While the ordinance was being drafted in January, the historical society filed a lawsuit in Delaware Superior Court, seeking to overturn the board of adjustment’s decision on jurisdiction. The lawsuit was filed due to a narrow window in which the historical society could appeal the board’s decision. The lawsuit was stayed while mayor and city council considered the ordinance. If it was adopted by council, the historical society said it would drop the lawsuit.

“Recognizing the importance of museum independence, last Monday night city council removed the LHS campus from HPARC supervision over most outdoor exhibits,” said LHS attorney Mark Dunkle. “Council restored to LHS museum independence, something it had previously enjoyed from 1962 until HPARC was created in 2019. Now, the only remaining question is, does the net reel meet the new height and setback limits? In other words, does it fit where it sits? To answer that question, the LHS will hire a surveyor to professionally measure the reel’s height and plot its present distance from the property line down to the inch, and report these findings back to the LHS board. With that survey in hand, the board can determine any steps it needs to take for compliance with the new law.”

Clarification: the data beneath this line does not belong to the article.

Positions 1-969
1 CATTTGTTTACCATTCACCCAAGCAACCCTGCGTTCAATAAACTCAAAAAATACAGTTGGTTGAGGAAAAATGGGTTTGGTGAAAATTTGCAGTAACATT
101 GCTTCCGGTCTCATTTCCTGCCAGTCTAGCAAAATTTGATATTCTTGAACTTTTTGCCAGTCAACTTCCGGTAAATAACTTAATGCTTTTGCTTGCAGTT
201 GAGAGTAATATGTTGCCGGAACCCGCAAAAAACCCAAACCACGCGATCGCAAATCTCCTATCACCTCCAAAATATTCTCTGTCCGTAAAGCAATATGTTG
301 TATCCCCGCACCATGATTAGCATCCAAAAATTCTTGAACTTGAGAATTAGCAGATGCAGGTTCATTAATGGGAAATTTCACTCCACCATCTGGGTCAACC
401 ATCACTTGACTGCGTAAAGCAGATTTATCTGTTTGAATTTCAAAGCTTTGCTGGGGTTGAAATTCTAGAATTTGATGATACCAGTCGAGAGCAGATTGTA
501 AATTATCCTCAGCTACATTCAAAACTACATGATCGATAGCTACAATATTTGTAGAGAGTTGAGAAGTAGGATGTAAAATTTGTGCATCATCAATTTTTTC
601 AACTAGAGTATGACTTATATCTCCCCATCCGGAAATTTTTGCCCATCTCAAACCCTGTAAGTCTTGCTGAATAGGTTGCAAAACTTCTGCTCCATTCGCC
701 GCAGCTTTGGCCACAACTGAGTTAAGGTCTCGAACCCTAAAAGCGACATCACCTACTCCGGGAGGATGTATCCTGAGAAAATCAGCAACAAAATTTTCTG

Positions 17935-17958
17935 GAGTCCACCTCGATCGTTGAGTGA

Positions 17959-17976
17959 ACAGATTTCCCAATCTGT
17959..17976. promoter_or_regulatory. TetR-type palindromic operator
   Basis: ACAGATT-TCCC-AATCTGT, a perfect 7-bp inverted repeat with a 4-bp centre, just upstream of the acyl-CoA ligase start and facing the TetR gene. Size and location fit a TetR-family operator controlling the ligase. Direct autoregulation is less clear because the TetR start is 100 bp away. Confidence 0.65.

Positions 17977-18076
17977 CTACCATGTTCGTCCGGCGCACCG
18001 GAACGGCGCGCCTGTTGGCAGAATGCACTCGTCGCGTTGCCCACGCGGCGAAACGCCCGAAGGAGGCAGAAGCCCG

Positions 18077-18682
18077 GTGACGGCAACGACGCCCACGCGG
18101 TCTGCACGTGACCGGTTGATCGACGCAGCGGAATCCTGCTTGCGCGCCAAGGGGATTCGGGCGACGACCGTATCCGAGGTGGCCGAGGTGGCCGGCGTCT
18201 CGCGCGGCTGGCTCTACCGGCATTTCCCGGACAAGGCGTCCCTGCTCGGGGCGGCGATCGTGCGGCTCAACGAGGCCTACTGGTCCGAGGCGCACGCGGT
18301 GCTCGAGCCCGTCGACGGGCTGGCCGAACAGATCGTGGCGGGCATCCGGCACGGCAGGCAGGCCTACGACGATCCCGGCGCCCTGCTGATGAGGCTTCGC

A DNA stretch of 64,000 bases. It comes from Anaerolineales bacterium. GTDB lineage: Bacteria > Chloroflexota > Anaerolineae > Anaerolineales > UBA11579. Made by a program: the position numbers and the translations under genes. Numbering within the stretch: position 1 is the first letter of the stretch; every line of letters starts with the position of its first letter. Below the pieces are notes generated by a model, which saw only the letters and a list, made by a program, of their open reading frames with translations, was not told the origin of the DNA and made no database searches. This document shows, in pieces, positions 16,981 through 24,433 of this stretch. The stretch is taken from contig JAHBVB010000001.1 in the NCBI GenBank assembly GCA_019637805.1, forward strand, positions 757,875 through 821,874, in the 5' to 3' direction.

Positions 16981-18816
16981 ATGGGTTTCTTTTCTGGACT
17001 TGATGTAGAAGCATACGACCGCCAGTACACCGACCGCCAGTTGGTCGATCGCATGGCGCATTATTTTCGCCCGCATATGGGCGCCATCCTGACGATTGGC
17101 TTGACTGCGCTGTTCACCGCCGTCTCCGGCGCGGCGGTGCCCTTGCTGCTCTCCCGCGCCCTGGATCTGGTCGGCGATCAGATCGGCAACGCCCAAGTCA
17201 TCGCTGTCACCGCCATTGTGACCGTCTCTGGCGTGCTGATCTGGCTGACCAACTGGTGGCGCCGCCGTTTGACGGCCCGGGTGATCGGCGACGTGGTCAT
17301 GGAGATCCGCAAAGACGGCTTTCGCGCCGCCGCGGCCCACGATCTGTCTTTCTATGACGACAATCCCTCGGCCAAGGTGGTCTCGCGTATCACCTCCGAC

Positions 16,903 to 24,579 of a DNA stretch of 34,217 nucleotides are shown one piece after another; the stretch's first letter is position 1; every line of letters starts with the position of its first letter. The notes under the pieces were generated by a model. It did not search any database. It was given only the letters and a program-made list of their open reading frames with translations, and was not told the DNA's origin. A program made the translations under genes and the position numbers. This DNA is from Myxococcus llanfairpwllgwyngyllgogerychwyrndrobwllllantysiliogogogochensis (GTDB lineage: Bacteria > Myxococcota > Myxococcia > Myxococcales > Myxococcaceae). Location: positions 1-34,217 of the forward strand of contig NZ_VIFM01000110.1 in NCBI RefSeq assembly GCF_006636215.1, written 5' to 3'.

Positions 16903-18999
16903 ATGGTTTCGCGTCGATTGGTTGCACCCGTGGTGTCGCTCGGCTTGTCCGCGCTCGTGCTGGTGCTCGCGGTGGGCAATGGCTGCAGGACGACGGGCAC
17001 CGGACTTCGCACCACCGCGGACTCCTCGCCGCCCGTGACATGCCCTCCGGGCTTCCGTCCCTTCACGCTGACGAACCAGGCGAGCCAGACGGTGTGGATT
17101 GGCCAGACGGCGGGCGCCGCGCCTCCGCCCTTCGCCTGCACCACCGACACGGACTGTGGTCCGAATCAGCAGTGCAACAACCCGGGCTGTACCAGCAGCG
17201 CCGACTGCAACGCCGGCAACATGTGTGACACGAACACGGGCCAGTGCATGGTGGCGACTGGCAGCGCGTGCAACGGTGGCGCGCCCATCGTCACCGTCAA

Ritzert voted against the ordinance because he believes it undermines the good service and purpose of HPARC.

“I’ve come to appreciate the fact that they are not part of the political process that I am as a councilperson,” he said. “That’s very, very important. We need to have a body that studies the history of these buildings, the importance of them, and works with property owners to make sure that the buildings are restored correctly and respectfully.

“We have a body in the city that did not follow the process, did not follow our code,” he said later. “And frankly, I think they need to comply with our existing code without damaging the very commissioners that we are dependent upon for us to serve in our capacity.”

Williams chose to abstain from voting because he campaigned on carrying out the will of the people, but he did not agree with the majority in this case because the reel was moved illegally.

“I respect the fact that this seems to be the will the people, but we have these committees and commissions that we put in specific roles, frankly, so that I'm not in this position,” he said.

Jones, who is council’s ex officio representative to HPARC, said she’s received an overwhelming number of emails and personal contacts from people about this issue. She also worked in the museum business for 20 years.

“It’s been extremely difficult for me,” she said. “I know how hard it is for everyone here. I’m here to tell you that we cannot continue the way we’re going, because it doesn’t work. You put us in this position for the health, safety and welfare of the city, and that’s exactly what we’re going to do. I sincerely hope that we can move on from this.”

Becker said the entire situation could’ve been avoided had the historical society had a meaningful discussion about other possible locations.

“I think we can find a solution with perhaps just a modicum of change of location,” he said. “I hope there will be community support. I do think the net reel is important enough that it will not be impossible to find resources to do a relocation on the grounds, and I would certainly support efforts to do so.”